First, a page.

Hong Kong lawmakers protest city leader over press crackdown

Hong Kong lawmakers protest city leader over press crackdown
Hong Kong lawmakers protest city leader over press crackdown. Reuters/B. Yip
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Lawmakers in Hong Kong on Wednesday staged a protest against city leader Carrie Lam while she laid out her policy vision during an annual address in the legislature.

More than a dozen lawmakers, including democratic legislators Claudio Mo and Ray Chan, chanted "Protect press freedom" and held up placards before being escorted out of the chamber by security.

Mo, who has campaigned for a democratic Hong Kong, said the walkout aimed to protest Lam and city authorities' failure to explain their decision to reject a veteran British journalist's visa, according to Hong Kong Free Press.

Read more: 'The Communist Party keeps their people well-fed, but in a cage'

'Politically motivated'

Last week, Hong Kong rejected a visa renewal application for Victor Mallet, the Asia editor for the London-based Financial Times newspaper.

Earlier this year, Chinese authorities criticized the veteran journalist for hosting a speech by independence activist Andy Chan at the Foreign Correspondents' Club (FCC) in Hong Kong. However, it is unclear whether the event was a reason for the rejection.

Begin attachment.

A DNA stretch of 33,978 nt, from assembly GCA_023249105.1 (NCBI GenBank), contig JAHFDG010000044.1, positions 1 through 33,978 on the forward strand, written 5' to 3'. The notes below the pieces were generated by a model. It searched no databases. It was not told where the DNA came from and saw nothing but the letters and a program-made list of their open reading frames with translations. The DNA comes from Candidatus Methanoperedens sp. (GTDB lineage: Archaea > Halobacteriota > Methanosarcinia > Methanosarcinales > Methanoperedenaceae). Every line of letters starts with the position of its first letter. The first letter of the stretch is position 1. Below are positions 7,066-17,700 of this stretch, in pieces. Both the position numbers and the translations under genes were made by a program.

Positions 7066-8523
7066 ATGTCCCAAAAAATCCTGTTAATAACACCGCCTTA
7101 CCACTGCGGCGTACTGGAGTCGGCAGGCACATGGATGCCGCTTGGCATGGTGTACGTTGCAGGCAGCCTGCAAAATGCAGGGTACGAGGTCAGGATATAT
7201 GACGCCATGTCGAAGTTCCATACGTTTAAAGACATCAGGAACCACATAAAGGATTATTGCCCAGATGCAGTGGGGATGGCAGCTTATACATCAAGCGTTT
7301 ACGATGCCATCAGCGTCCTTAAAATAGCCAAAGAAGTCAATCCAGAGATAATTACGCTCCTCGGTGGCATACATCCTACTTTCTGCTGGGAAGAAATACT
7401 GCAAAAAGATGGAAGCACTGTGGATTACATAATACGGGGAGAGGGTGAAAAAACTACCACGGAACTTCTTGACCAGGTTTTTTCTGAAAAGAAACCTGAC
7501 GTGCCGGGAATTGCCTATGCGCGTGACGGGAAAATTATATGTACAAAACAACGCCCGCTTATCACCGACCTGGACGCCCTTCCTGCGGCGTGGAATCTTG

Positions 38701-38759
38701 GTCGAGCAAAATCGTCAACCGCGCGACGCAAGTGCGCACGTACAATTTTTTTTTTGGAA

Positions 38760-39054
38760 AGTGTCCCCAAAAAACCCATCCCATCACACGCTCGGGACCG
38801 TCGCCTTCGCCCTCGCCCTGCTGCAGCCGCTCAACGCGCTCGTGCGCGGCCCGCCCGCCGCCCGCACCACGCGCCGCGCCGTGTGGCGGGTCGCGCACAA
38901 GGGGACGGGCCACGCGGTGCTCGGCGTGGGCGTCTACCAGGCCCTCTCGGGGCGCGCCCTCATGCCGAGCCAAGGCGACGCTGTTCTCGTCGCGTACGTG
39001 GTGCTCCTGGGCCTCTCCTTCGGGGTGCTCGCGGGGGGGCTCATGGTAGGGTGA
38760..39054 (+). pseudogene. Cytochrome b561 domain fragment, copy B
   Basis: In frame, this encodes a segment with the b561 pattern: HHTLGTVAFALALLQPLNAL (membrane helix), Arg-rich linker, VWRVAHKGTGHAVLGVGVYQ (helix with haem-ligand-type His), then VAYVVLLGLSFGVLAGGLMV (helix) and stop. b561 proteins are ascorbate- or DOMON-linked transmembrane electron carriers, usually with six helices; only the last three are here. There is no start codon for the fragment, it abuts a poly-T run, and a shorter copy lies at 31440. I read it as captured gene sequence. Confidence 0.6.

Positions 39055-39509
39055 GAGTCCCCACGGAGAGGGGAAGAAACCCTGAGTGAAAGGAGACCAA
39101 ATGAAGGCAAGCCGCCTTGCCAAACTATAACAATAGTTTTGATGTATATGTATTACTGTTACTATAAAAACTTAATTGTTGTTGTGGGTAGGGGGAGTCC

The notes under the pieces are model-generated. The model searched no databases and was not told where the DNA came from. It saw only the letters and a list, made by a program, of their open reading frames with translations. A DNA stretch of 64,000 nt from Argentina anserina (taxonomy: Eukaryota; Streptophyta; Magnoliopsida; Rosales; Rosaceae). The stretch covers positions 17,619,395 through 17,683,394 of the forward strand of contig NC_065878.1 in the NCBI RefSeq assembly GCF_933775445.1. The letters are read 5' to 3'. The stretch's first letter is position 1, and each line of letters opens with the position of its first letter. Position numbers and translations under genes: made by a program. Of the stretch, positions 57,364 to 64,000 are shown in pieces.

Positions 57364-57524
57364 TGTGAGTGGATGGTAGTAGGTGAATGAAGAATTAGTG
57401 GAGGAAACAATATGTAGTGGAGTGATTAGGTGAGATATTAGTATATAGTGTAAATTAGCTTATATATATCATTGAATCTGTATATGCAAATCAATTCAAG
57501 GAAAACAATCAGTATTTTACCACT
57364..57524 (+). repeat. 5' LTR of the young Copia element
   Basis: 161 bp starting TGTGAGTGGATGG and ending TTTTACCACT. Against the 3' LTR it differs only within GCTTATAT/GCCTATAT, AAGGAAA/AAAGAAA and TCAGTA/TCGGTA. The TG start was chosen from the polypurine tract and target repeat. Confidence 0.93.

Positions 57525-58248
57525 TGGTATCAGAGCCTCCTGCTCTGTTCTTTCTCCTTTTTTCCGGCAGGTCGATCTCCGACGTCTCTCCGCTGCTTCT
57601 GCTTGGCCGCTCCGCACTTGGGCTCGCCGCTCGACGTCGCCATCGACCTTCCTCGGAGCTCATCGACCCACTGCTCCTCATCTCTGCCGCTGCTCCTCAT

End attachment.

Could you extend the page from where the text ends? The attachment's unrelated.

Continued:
The UK and US criticized the decision to deny Mallet's visa renewal application, with British Foreign Minister Jeremy Hunt saying it was "politically motivated."

'Fearlessly take actions'

During Lam's speech, she made clear that all efforts to separate Hong Kong from Beijing would be quashed.

"Hong Kong will not tolerate any acts that advocate Hong Kong's independence and threaten the country's sovereignty, security and development interests," said Lam.

"We will fearlessly take actions against such acts according to the law in order to safeguard the interests of the country and Hong Kong."

Read more: China tightens grip on Hong Kong's pro-democracy movement

Waning democracy

Following British rule, Hong Kong was turned over to Beijing under a "one country, two systems" arrangement settled in 1997.

The agreement allowed Hong Kong to retain substantial autonomy, with the promise of eventual universal suffrage.

However, despite a budding pro-democracy movement birthed out of protests in 2014, Hong Kong has instead seen a growing crackdown on activists and the press.

Read more: Hong Kong's 20 years under Chinese rule – A failed project?

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ls/kms (Reuters, dpa)

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